Cisco_Nexus_7000_Series_NX-OS_System_Man.pdf

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C H A P T E R Send document comments to [email protected] 3-1 Cisco Nexus 7000 Series NX-OS System Management Configuration Guide, Release 5.x OL-20635-03 3 Configuring NTP This chapter describes how to configure the Network Time Protocol (NTP) on Cisco NX-OS devices. This chapter includes the following sections: Information About NTP, page 3-1 Licensing Requirements for NTP, page 3-3 Prerequisites for NTP, page 3-3 Guidelines and Limitations, page 3-3 Default Settings, page 3-4 Configuring NTP, page 3-4 Verifying the NTP Configuration, page 3-17 Configuration Examples for NTP, page 3-18 Additional References, page 3-19 Feature History for NTP, page 3-20 Information About NTP This section includes the following topics: NTP Overview, page 3-1 NTP as Time Server, page 3-2 Distributing NTP Using CFS, page 3-2 Clock Manager, page 3-2 High Availability, page 3-3 Virtualization Support, page 3-3 NTP Overview The Network Time Protocol (NTP) synchronizes the time of day among a set of distributed time servers and clients so that you can correlate events when you receive system logs and other time-specific events from multiple network devices. NTP uses the User Datagram Protocol (UDP) as its transport protocol. All NTP communications use Coordinated Universal Time (UTC).
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Send document comments to [email protected] 3-2 Cisco Nexus 7000 Series NX-OS System Management Configuration Guide, Release 5.x OL-20635-03 Chapter 3 Configuring NTP Information About NTP An NTP server usually receives its time from an authoritative time source, such as a radio clock or an atomic clock attached to a time server, and then distributes this time across the network. NTP is extremely efficient; no more than one packet per minute is necessary to synchronize two machines to within a millisecond of each other. NTP uses a stratum to describe the distance between a network device and an authoritative time source: A stratum 1 time server is directly attached to an authoritative time source (such as a radio or atomic clock or a GPS time source). A stratum 2 NTP server receives its time through NTP from a stratum 1 time server. Before synchronizing, NTP compares the time reported by several network devices and does not synchronize with one that is significantly different, even if it is a stratum 1. Because Cisco NX-OS cannot connect to a radio or atomic clock and act as a stratum 1 server, we recommend that you use the public NTP servers available on the Internet. If the network is isolated from the Internet, Cisco NX-OS allows you to configure the time as though it were synchronized through NTP, even though it was not. Note You can create NTP peer relationships to designate the time-serving hosts that you want your network device to consider synchronizing with and to keep accurate time if a server failure occurs.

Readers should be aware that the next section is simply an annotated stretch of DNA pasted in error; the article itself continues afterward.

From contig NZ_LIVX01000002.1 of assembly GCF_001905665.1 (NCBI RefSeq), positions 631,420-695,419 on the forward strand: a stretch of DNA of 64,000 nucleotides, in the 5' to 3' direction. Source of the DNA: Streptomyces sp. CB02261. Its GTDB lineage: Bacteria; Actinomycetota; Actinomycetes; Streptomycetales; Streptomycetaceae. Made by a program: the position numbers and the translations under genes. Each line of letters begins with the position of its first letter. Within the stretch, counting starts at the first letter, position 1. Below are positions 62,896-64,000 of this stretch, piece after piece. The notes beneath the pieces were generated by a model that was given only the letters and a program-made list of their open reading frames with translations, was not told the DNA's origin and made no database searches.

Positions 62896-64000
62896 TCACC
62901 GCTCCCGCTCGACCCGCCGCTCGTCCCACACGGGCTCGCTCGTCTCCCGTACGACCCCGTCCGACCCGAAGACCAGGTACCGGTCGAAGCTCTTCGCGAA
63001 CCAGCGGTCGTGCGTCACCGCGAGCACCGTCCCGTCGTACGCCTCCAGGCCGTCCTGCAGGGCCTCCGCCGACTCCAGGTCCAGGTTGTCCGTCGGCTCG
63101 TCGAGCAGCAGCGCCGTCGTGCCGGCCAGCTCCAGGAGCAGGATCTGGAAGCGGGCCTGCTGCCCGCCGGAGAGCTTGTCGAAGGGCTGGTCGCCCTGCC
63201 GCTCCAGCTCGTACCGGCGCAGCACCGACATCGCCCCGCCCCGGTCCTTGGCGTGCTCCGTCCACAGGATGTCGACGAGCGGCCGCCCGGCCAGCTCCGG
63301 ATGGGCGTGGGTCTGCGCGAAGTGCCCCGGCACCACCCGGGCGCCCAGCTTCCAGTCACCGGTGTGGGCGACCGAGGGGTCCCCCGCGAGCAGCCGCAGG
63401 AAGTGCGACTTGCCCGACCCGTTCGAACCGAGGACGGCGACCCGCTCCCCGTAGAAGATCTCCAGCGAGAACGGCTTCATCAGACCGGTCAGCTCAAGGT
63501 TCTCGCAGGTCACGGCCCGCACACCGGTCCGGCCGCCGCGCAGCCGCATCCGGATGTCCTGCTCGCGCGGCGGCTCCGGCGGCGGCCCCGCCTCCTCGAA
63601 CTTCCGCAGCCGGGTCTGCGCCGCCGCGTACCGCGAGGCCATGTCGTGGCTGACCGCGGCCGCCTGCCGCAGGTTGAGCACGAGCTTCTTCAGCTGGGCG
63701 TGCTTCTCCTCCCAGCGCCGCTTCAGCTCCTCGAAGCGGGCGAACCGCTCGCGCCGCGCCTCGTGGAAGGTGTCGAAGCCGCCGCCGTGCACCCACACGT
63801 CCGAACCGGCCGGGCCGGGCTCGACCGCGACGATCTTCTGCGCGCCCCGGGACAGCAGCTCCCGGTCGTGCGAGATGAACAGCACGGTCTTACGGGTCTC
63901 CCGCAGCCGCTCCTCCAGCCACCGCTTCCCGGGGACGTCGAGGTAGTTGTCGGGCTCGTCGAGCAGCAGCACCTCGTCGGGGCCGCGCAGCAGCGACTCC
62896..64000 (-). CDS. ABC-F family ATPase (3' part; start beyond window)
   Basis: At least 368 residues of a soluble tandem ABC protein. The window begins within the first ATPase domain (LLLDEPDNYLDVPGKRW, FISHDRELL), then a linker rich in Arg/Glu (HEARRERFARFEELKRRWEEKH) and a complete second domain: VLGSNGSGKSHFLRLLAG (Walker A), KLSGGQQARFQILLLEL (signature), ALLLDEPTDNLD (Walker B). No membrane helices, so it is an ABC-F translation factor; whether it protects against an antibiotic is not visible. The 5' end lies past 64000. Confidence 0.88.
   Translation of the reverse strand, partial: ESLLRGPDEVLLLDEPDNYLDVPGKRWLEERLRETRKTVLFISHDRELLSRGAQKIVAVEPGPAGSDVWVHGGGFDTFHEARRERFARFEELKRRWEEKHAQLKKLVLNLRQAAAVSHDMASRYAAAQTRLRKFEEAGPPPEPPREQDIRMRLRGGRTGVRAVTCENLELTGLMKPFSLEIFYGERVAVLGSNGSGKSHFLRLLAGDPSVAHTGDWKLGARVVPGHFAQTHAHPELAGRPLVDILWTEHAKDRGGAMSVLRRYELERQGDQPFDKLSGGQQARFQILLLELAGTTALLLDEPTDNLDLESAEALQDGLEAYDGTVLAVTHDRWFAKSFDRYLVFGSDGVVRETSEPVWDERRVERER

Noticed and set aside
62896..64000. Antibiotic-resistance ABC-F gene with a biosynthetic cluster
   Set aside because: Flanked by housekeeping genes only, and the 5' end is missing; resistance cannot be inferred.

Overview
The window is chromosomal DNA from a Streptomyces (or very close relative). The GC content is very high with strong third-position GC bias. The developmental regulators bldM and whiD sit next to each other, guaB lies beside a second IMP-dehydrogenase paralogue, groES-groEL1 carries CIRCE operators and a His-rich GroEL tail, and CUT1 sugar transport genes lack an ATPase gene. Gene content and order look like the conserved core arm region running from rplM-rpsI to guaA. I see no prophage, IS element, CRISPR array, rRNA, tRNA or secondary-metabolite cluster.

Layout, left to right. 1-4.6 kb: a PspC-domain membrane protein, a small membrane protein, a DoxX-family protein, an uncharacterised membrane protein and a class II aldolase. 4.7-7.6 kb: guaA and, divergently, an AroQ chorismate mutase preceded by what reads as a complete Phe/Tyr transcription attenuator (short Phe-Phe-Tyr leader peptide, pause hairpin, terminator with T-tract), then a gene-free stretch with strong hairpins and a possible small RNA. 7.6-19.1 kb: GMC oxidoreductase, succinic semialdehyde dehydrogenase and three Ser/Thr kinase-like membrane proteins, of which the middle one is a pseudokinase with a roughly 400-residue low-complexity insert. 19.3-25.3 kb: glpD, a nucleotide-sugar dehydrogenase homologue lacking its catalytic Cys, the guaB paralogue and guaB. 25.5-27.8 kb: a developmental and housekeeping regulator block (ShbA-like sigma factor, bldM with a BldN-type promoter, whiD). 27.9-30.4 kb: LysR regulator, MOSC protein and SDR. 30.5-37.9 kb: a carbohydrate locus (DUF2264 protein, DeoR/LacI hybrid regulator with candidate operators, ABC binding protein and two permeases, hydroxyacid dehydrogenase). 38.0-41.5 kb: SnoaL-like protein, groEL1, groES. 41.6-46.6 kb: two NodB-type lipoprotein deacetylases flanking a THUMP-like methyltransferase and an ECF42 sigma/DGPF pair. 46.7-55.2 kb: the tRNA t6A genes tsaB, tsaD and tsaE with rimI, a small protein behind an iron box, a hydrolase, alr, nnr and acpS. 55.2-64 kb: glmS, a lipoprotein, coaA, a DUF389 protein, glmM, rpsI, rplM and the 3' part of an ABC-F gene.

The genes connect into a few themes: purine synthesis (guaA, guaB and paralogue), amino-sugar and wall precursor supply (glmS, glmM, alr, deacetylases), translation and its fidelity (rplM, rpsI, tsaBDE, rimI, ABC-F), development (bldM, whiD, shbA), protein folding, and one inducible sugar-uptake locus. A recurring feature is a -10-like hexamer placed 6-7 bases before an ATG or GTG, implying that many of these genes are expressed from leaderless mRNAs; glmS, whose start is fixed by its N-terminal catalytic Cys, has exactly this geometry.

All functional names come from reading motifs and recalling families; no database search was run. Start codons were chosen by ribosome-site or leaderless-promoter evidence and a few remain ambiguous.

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  • Fall '19
  • NTP, Network Time Protocol

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